Published: Jan 1989
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Two streams of ash result from the combustion of municipal solid waste: fly ash and bottom ash. Studies have consistently found fly ash to contain levels of heavy metals, dioxins, acid gas constituents and other pollutants in excess of regulatory standards, while the bottom ash stream is generally within acceptable limits for those same pollutants.
Research and development activities focused on the reuse of bottom ash as a lightweight aggregate have shown very promising opportunities for recycling a portion of this waste stream. The industry approach thus far has been to combine the two streams to assure that the fly ash is not classified as a hazardous or toxic material under present and proposed Federal Environmental Protection Agency (EPA) standards. However, with the increasing regulatory demand for the removal of hydrochloric acid (HC1) and sulfur dioxide (SO2), the technology for the removal of potentially harmful substances from waste conbustion fuel gases will improve, and more heavy metals, dioxins, and so forth will be concentrated in fly ash, rendering it less useful in recycling applications.
It is suggested that the two separate ash streams can no longer reasonably be considered one and should be analyzed and treated separately. This will increase and enhance the opportunity to recycle the bottom ash (75%) and to focus on a reduced quantity of fly ash material (25%) for fixation and disposal. Such action would conform to the principles of, and the present regulatory trend towards, waste minimization.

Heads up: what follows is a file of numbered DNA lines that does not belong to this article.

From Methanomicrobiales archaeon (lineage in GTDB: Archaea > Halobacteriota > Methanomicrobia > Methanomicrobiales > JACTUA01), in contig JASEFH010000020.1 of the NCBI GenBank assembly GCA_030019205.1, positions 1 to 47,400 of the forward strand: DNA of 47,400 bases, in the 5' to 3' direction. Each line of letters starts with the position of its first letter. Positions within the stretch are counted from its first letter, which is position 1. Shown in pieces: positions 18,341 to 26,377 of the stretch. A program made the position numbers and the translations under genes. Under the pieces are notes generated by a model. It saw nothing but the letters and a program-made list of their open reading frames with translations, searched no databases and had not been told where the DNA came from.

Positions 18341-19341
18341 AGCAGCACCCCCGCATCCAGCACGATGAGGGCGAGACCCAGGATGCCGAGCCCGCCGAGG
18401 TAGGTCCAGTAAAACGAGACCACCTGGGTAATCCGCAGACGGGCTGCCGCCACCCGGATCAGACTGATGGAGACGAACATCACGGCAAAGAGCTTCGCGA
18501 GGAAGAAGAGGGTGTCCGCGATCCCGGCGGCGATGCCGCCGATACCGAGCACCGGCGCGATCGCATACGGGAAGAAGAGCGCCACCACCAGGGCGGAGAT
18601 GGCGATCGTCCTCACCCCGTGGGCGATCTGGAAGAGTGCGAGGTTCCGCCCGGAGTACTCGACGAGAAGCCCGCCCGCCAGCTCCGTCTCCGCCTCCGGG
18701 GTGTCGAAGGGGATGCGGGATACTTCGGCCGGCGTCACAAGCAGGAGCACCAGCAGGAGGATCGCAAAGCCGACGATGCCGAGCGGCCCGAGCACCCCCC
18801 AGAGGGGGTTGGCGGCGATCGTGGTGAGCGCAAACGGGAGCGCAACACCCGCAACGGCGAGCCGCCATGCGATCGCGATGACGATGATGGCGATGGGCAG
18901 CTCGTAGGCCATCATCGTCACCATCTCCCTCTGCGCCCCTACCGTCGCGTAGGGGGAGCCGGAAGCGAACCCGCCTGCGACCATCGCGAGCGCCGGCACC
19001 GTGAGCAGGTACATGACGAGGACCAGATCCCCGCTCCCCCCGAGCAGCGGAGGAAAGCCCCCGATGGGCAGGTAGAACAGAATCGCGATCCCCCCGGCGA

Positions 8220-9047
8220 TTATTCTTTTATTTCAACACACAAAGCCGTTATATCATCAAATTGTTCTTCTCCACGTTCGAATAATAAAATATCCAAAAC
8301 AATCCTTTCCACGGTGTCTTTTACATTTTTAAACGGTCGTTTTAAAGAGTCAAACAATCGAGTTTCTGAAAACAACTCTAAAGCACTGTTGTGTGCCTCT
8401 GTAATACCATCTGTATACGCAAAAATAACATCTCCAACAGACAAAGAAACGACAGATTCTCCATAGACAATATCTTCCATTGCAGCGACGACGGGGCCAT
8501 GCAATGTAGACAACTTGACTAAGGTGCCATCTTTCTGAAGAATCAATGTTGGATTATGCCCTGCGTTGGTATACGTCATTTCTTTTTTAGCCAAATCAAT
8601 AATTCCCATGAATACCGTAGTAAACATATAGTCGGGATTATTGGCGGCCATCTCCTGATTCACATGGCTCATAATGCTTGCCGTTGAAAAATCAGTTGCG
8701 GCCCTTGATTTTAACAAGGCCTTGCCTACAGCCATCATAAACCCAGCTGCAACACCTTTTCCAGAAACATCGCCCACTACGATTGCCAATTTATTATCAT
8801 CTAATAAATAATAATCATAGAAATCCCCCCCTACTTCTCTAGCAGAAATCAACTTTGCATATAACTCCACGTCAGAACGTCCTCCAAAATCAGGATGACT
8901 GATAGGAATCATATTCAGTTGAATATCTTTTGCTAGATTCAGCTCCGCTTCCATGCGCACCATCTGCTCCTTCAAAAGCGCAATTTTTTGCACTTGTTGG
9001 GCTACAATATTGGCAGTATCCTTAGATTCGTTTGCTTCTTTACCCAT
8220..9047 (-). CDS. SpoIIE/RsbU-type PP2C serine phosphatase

Implementation of both a processed refuse fuel (PRF) bottom ash reuse study being conducted by Energy Answers Corporation, and preliminary results of a fly ash fixation process will be discussed as a rationale for mandatory separation of fly ash and bottom ash streams.
ash, ash handling, bottom ash, concrete, fly ash, materials recovery, recycling, residue, resource recovery, solid waste combustion, stabilization/solidification, waste minimization
President, Energy Answers Corporation, Albany, NY
Research project manager, SUNY College of Environmental Science and Forestry, Syracuse, NY
Paper ID: STP20091S